A lot of my photos are along the coast. That’s not a big surprise really since the Pacific Ocean has been part of my life for pretty much every day except for maybe 2 years when I lived in Las Vegas. I often hike among the tall redwoods here in the Santa Cruz Mountains. They are difficult to photograph and almost impossible to relay their size without some point of reference. These enormous trees can be hundreds… thousands of years old. Here’s a sad surprise: these ones are probably less than 100 years old. Much of this area was clear cut to build around San Francisco after the earthquake and devastating fire in 1906. Much of the area is only now starting to recover from the logging. In recent decades responsible lumber harvesting came into practice, and now large areas are thriving again.
I don’t recall for sure but this photo was probably hand held on a hike around Big Basin Redwoods State park. I often hike or run along these trails. Anyway, thanks for reading. I know I rambled a bit here.
I like to make photographs of many topics but I’m going to be totally open with you. There are subjects I’m utterly not interested in. If I wanted something to go totally bananas on Instagram, Twitter, Facebook, or Google Plus (hey, I actually used Google Plus a lot. No really! I’ll talk about that some other time) then I’d post pictures of fluffy kittens or overly processed portraits of people who were already beautiful to start with. That’s not my thing.
I’m moved most by landscapes. Why landscapes? To quote Dan Mitchell
I’m fortunate to live in a (photographically speaking) “target rich environment.”
I live in the Santa Cruz Mountains; a “target rich environment” among target rich environments. I’ve lived in California for most of my life (there were a couple of years in Las Vegas. Ask me about that over a beer or two some time).
I look around me and I see art everywhere. The rich patterns and textures in redwood groves. The sheer height of even second-growth redwoods. The fascinating, curling bark of the manzanita tree. The deer wandering through my back yard. The darned turkeys that stubbornly walk down my little street when I’m late for work. The occasional mountain lion (I’ll write about that story again soon. It was one of those blog posts that I let bluehost delete when I gave them the proverbial finger). Often I photograph those scenes in color, but there’s something about redwoods that seem appropriate for black and white.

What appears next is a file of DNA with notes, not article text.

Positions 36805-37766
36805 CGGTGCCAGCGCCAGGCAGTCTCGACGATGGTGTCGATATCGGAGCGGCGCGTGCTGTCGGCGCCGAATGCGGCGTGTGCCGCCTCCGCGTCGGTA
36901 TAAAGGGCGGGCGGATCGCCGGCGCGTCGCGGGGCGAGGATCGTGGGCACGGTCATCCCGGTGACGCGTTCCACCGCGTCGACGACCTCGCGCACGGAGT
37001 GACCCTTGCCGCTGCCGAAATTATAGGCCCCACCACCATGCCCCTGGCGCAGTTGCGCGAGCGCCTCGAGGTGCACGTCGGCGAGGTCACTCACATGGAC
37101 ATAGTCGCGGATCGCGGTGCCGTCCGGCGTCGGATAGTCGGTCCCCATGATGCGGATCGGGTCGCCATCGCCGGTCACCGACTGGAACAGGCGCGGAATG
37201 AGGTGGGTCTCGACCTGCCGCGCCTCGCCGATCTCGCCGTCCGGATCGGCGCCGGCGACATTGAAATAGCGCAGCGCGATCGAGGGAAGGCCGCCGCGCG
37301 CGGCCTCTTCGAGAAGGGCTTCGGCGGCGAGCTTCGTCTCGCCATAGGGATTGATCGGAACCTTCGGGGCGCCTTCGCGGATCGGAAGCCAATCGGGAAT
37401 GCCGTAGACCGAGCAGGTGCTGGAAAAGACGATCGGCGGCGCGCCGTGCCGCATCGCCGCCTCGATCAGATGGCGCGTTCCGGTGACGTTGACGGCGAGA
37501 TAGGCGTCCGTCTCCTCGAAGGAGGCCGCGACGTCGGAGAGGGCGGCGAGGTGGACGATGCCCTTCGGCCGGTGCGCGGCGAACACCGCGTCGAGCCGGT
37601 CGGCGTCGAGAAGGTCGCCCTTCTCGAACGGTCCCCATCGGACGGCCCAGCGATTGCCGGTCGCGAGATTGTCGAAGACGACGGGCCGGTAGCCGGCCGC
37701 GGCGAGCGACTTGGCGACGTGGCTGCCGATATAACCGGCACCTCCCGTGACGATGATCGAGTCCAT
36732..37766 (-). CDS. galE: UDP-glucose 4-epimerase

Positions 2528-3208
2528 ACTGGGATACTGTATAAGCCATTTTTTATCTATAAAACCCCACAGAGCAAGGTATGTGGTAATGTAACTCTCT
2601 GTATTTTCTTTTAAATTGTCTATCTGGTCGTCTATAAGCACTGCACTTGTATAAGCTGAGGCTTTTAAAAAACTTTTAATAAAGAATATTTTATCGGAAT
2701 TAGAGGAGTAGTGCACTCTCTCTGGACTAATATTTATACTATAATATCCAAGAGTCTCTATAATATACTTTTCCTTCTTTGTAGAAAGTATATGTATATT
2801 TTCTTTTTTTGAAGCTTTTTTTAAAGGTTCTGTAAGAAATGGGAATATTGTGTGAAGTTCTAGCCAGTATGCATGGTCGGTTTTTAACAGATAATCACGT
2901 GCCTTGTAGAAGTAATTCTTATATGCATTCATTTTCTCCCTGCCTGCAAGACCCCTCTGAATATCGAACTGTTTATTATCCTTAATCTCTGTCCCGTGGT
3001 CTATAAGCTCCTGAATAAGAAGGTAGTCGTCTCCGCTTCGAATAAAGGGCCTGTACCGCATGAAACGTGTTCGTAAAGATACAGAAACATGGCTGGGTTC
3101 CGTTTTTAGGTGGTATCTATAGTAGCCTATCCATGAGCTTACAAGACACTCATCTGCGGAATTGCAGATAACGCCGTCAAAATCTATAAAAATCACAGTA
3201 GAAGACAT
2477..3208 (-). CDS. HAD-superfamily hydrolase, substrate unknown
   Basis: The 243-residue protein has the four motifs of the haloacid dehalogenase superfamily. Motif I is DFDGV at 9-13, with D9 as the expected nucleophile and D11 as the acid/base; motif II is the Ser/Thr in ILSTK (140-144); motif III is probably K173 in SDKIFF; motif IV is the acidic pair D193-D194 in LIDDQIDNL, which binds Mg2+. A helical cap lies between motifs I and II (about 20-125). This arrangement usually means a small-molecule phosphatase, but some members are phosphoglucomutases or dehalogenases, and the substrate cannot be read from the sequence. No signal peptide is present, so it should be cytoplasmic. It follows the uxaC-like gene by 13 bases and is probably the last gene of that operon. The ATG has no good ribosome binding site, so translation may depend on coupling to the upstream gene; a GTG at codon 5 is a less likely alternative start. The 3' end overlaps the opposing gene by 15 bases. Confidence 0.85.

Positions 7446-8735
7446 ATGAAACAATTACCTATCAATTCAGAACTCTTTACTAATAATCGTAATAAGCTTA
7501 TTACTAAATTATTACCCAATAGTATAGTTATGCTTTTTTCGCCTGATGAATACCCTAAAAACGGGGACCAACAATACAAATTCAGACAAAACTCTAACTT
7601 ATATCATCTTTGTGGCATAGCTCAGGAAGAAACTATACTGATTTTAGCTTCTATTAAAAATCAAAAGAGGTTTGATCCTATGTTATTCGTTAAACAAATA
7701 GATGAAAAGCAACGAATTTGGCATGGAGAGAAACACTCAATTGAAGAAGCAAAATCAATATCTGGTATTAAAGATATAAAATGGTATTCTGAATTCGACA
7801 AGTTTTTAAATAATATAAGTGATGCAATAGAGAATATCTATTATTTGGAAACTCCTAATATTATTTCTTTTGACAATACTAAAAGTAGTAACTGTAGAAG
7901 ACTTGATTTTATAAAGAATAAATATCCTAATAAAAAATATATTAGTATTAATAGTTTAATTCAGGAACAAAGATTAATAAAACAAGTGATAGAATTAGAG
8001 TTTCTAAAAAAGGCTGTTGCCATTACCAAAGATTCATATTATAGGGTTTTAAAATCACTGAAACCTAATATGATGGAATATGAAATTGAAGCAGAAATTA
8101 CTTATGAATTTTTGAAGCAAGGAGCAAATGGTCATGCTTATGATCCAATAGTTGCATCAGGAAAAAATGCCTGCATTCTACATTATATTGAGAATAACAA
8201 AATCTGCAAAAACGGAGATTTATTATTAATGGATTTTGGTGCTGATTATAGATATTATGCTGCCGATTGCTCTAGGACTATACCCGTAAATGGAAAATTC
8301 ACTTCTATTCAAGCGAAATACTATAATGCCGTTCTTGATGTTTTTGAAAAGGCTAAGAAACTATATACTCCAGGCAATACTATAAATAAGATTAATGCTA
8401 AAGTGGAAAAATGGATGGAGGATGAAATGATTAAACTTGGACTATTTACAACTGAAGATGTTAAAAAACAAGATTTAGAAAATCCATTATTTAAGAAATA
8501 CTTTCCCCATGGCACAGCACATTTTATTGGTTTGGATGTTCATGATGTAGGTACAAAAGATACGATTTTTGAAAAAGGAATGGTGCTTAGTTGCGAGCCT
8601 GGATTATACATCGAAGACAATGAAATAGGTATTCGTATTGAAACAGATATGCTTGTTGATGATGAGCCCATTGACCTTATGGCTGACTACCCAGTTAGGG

I often walk through this area looking for inspiration. Today I stopped to study this one grove. I was attracted to the repetition of forms, how the trees framed the one in the middle, and the small amount of depth in the scene. Something clearly in front, back, and in the middle. This particular morning was overcast; absolutely ideal for shooting in this forest. The light catches the bark and seems to bend around the tree enhancing the sense of volume. I must have walked past this grove a hundred times without ever thinking about it. This time I stopped and really looked into the forest. That may seem overly deep considering I just wrote about how I misspelled “photography” on my own header image — and then left it in because it’s funny. But that’s how I feel when I’m in this space.
While studying the way the light played on the bark I decided that black and white was the most meaningful approach for me. Bring this up. Bring this down. Enhance the bright parts of the bark just a little. Bring down some of the shadows, but don’t let them get totally buried. Add a nice organic vignette to emphasize the subject in the middle of the frame. Add a twist of lemon. Just right.
I always appreciate comments and re-shares of my posts. Contact me for prints or licensing. Join me for a hike in the SCM (Santa Cruz Mountains). Or even better buy a print or two from my sales site. Right here again, you know, just in case it got lost up there.